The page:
With the passing of Manfred Thierry Mugler, there has been an outpouring of articles and commentary around his importance in the fashion world – but it would be remiss to not reflect on his impact on the fragrance industry. As a creative director, Mugler was responsible for some of the most daring creations in the world of mainstream perfumery – the fragrances bearing his name brought forth new families, novel combinations and countless copies, none more so though than his shining star, Angel.
With a sillage as iconic as any of Mugler’s silhouettes, Angel launched in 1992, bearing the tagline: beware of angels.
Created by perfumers Olivier Cresp and Yves de Chiris, Angel was reportedly inspired by Mugler’s childhood memories of eating candyfloss at a fairground. Cresp claims that Angel went through 600 trials in development, during which period the perfumers met with Vera Strubi of Thierry Mugler Parfums every day for years to achieve Mugler’s vision.
Angel is instantly recognisable, and yet difficult to describe. It is in itself, a finely tuned scent that combines seemingly disparate concepts into something new – hailed as the very first ‘gourmand’ fragrance.
The key to the fragrance is overdosing both ethyl maltol (a crystalline material that smells of strawberries and burnt sugar) and patchouli as part of its notorious chocolate accord. In the top, helional and bergamot are responsible for much of the sparkle, and the oddly aquatic-ozonic vibe that the fragrance has. There are sweet red fruits and a touch of tamarind, too, which add a juicy quality. Angel is immensely diffusive, thanks in part to a big dose of hedione, and the gourmand aspects of honey, praline and powdery vanilla, with the sticky sweetness of caramel, candyfloss and chocolate. Patchouli is also key, making up a huge portion of the formula, it provides an earthy, loamy and dark counterpoint which suggests the mud of the fairground, and helps soften what would otherwise be too much sugariness.
Rather than using top, heart and base notes to discuss the fragrance, in the marketing messaging, Mugler talk about it as having Celestial (fresh air and blue skies), Delicious (edible, sweet notes) and Voluptuous (rich, powdery, earthy) facets.
But the scent itself is only one part of Angel’s success story. Reportedly, the star-shaped bottle was a nightmare to create, and many glass companies turned Mugler away – it was the Brosse glassmakers that finally solved the problem and produced the bottles. Once perfected, they were so expensive to produce that they had to be refilled. It was this refillable bottle that drove some of the loyalty – you could buy it once, and have it refilled for a more affordable price in stores, at the Angel Source.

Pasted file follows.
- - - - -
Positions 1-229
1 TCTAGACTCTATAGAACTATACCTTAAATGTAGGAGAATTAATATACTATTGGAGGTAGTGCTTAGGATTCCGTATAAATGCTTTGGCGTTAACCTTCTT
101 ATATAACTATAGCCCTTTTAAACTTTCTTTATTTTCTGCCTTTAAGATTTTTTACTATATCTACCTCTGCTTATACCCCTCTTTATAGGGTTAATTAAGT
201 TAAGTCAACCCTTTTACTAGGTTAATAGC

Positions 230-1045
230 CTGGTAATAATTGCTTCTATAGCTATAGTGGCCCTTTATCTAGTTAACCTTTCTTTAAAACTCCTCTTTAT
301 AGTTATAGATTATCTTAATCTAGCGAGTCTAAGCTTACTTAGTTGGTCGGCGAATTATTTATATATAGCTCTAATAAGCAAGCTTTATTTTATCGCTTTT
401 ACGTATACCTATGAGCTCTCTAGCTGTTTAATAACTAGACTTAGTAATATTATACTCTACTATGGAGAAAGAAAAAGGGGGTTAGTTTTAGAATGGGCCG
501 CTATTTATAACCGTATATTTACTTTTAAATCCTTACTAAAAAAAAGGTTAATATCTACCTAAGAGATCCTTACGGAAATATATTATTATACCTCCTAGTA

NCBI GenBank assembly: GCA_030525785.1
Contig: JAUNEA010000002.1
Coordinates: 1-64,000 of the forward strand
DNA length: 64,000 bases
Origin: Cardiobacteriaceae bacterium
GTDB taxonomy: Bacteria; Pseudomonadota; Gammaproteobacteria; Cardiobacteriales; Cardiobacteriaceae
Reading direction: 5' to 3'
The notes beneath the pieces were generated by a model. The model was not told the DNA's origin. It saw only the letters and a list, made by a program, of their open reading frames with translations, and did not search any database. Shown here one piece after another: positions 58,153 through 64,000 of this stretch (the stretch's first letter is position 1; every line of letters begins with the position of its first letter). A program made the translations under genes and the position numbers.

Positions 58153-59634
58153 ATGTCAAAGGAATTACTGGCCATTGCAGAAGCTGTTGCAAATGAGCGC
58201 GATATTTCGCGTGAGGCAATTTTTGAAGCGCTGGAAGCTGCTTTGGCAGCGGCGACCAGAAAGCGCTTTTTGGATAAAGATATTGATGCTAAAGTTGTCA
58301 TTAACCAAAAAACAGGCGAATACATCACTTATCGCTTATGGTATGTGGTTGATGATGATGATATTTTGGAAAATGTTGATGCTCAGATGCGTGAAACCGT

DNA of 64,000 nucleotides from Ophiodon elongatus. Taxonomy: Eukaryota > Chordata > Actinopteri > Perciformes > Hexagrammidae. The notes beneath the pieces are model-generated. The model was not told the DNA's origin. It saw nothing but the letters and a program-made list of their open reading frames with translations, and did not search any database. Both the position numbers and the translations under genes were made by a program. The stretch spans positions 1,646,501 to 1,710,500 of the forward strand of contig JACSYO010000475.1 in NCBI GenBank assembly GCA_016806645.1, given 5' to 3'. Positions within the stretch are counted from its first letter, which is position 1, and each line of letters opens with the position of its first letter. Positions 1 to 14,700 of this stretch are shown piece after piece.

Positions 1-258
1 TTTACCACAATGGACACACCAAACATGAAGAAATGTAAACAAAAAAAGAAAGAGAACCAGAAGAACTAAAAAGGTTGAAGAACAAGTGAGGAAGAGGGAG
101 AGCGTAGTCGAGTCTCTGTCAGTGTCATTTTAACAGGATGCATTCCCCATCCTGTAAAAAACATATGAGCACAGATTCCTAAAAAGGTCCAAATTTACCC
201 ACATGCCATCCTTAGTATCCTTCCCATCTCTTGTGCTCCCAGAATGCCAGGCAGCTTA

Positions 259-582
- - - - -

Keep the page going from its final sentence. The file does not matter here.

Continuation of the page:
Initially, Angel was a flop. It sold very slowly, presumably because it was so bombastic and unlike anything that had come before. Vera Strubi and the Clarins family (who financed the perfume brand at the time) believed in the product, and embarked on the Angel’s Tour – taking a sky blue van across France for a sampling campaign. The campaign worked, as did introducing Jerry Hall as the face of the fragrance.
What followed was a tradition of creating gorgeous, limited edition collectors bottles, driving the fandom and obsession, as well as creating the Angel Circle, a kind of fan club for the fragrance. Angel is now better known now by its newer bottle, the Shooting Star.
Angel is a shapeshifter and has had countless flankers and variations over the years. Innocent lightened up the original, with acidic fruitiness. The Garden of Angel gave her floral facets (rose, violet, lily and peony editions). Eau de Star added mint and upped the aquatic note. We’ve even seen The Taste of Fragrance, which added a cocoa note, Les Parfums de Cuir, where a leather note was added, and Liqueurs de Parfums – which added cognac effects (allegedly by ageing the fragrance in a cognac barrel – the jury is out).
Angel has remained a bestselling fragrance since the mid-90s, and many of the other bestsellers globally have clearly drawn inspiration from it. Fragrances such as Lolita Lempicka, Coco Mademoiselle, Flowerbomb, Miss Dior (née Chérie), Black Orchid, La Vie est Belle, and Black Opium, and all of their flankers. These have also been remixed countless times. The red fruits-caramel-woods accord at the heart of angel has also made its way into personal care, air care, and even laundry products. With smell-alikes in all categories, Angel’s DNA has found its way into homes around the world.
Angel is not alone in the Mugler fragrance legacy, either. In 1996, A*Men (or Angel Men)launched. A striking and frankly odd creation by Jacques Huclier, which took all of the chocolate-praline-honey of Angel and set it alongside a classic barbershop accord of lavender, geranium, mint and coriander, as well as tar and coffee. Alien, in 2005, with its solar jasmine-cashmeran accord that brought about the current woody amber trend. And of course the much maligned Womanity in 2010, a truly savoury gourmand fragrance which again took aquatic notes but this time set it against a caviar, fig and biscuit-like note.
Angel will soon turn 30. It is a sadness that Mugler himself will not be here to celebrate it. But through his vision, he created a fragrance that completely changed the industry, and the world’s smellscape.